Each day

  • Store Your Receipts so you have concrete evidence of your own spending habits. A jam jar, a pocket – anywhere you like, just don’t chuck them away!

Each week

  • Cook, Eat, Save, Repeat so you can eat like Nigella every day even if you cook more like Carrie Bradshaw.
  • Put Cash Into Marked Purses so you are spending real money every time not virtual money, and so your spending is in line with what you can afford to buy not what you would like to buy.

Each month

  • Review The Month’s Spending  so you can see where your money is really going rather than where you think it is going. This is where your stash of receipts from the last few weeks come in.

Each year

  • Set Spending Targets so you know what you really want your money to do for you at all times and are clear about the limits to what it can do right now.


And if you would like to see an example of me trying to work with my real not my ideal self, take a look at Thrifty,Lazy, Tasty Soup – My Hunt For Low Wattage Pottage.

January 11

Five Principles Of Thrifty Living #1 – Take Control

Where Do You Start With Thrifty Living?

Retro-Coupon-Moms-GraphicsFairy-1024x786You need to change your money habits. You want to change your money habits. You just don’t know exactly where to start…

You need The Five Principles Of Thrifty Living.

The 5 Principles Of Thrifty Living

retro+lady+vintage+image+GraphicsFairy2When I first began to think about nailing thrifty living I wanted to get some guiding principles clear in my head. I started out with about fifty. I failed to nail thrifty living – way too many to keep in mind every time I opened my purse. And, anyway, when I thought about them… they all boiled down to just five big ideas. Which is fine – I can just about keep five principles in mind.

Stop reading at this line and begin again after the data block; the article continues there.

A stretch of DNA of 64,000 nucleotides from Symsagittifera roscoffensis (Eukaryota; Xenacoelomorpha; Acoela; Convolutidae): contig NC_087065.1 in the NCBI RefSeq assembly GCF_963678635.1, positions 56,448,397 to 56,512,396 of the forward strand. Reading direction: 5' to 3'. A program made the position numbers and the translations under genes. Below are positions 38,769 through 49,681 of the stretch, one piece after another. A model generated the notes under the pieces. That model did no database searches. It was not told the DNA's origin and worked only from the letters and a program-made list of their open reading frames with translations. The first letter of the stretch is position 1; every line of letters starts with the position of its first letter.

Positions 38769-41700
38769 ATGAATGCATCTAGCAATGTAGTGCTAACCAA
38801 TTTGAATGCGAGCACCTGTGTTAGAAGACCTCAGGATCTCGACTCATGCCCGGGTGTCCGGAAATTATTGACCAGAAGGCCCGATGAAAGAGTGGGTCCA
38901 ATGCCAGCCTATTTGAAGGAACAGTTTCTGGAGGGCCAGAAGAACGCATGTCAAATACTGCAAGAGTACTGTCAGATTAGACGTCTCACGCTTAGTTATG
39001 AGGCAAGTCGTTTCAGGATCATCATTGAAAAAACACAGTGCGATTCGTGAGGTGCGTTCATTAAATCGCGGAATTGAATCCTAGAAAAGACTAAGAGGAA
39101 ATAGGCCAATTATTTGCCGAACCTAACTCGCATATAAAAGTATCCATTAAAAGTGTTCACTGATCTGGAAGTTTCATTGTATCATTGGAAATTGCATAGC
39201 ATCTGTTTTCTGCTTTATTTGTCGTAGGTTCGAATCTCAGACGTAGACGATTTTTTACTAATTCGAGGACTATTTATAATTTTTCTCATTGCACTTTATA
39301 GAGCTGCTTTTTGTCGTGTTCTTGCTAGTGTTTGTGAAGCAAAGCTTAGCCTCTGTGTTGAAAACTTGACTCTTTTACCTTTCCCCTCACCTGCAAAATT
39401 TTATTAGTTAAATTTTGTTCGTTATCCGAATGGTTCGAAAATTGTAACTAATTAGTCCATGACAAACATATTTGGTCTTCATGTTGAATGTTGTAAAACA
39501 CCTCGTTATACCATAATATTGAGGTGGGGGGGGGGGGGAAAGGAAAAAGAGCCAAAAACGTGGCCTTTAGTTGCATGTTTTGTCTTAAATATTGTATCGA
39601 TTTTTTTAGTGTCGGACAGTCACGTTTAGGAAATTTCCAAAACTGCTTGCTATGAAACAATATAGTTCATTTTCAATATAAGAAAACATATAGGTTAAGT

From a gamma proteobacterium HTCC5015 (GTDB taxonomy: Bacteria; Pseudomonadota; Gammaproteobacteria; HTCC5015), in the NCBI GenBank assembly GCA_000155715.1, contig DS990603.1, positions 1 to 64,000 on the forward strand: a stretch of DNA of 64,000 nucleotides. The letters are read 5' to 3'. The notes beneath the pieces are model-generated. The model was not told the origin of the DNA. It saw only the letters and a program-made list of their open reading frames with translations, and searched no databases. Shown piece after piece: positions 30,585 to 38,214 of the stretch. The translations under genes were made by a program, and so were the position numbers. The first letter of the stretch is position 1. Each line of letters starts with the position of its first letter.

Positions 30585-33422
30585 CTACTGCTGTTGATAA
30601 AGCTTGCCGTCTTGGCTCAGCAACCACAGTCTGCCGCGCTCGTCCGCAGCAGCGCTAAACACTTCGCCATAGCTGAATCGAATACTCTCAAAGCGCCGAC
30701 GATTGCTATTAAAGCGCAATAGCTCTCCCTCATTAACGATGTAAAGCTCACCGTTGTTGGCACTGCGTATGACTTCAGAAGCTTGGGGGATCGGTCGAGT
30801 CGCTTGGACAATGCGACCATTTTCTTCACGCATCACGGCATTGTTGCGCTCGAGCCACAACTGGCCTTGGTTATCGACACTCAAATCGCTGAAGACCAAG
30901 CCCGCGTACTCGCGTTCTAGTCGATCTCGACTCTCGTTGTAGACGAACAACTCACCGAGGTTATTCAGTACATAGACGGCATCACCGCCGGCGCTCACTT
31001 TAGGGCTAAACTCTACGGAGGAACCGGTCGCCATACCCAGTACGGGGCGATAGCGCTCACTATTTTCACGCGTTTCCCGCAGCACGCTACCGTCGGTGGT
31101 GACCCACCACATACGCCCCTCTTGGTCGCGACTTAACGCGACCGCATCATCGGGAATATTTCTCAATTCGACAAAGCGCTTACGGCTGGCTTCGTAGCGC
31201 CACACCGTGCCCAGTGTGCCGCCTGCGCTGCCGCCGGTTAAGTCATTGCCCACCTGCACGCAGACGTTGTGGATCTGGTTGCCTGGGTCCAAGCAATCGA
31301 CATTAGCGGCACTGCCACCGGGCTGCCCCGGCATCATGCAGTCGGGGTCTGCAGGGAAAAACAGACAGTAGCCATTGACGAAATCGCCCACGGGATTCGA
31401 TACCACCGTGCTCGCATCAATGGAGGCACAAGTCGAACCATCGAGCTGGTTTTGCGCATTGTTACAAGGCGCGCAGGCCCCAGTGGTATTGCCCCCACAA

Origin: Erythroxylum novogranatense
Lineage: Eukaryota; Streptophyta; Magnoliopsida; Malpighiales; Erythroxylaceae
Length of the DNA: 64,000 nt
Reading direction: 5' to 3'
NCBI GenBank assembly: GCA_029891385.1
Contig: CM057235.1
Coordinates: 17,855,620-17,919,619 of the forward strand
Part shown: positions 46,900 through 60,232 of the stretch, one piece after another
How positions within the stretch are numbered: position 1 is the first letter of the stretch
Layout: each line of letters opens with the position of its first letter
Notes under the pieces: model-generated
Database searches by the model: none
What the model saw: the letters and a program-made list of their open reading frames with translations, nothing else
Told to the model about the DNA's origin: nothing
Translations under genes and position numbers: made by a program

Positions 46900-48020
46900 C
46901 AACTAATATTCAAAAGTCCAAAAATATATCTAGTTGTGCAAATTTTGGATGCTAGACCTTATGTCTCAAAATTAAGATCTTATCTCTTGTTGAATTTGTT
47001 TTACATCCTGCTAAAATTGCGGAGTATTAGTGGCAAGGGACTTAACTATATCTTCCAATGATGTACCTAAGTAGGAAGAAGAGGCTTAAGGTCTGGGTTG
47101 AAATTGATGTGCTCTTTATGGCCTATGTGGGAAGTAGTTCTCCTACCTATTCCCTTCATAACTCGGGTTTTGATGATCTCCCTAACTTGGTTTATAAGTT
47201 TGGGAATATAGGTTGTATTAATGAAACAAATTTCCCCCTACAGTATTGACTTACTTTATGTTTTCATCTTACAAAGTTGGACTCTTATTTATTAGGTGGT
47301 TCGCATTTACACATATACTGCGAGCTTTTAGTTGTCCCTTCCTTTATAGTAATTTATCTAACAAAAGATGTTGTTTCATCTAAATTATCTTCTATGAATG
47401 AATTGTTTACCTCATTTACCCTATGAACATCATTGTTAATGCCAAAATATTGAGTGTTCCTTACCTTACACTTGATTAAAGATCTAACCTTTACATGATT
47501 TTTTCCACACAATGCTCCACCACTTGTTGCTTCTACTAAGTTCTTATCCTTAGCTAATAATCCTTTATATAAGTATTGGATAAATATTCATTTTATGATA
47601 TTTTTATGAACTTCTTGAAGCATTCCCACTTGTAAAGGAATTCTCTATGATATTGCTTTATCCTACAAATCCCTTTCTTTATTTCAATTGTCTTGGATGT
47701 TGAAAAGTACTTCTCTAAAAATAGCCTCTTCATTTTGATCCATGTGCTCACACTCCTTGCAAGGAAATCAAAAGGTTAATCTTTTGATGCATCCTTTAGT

1. Take control
  2. Deal with the real not the ideal
  3. Be joyful and generous not miserly and miserable
  4. Don’t spend more than you need to
  5. Quantify your assets – exploit and enjoy them

With these in mind thrifty living suddenly feels a lot easier.

Over the next few weeks we are going to look at each Thrifty Principle in turn. This week it’s time to Take Control.

Take  Control: You Are The Master, Not The Victim, of Your Spending

The sense of being in control is central to happiness.  Keeping on top of your finances is usually a much more important recipe for happiness than trying to make lots of money.”  (Liz Hoggard in Making Slough Happy)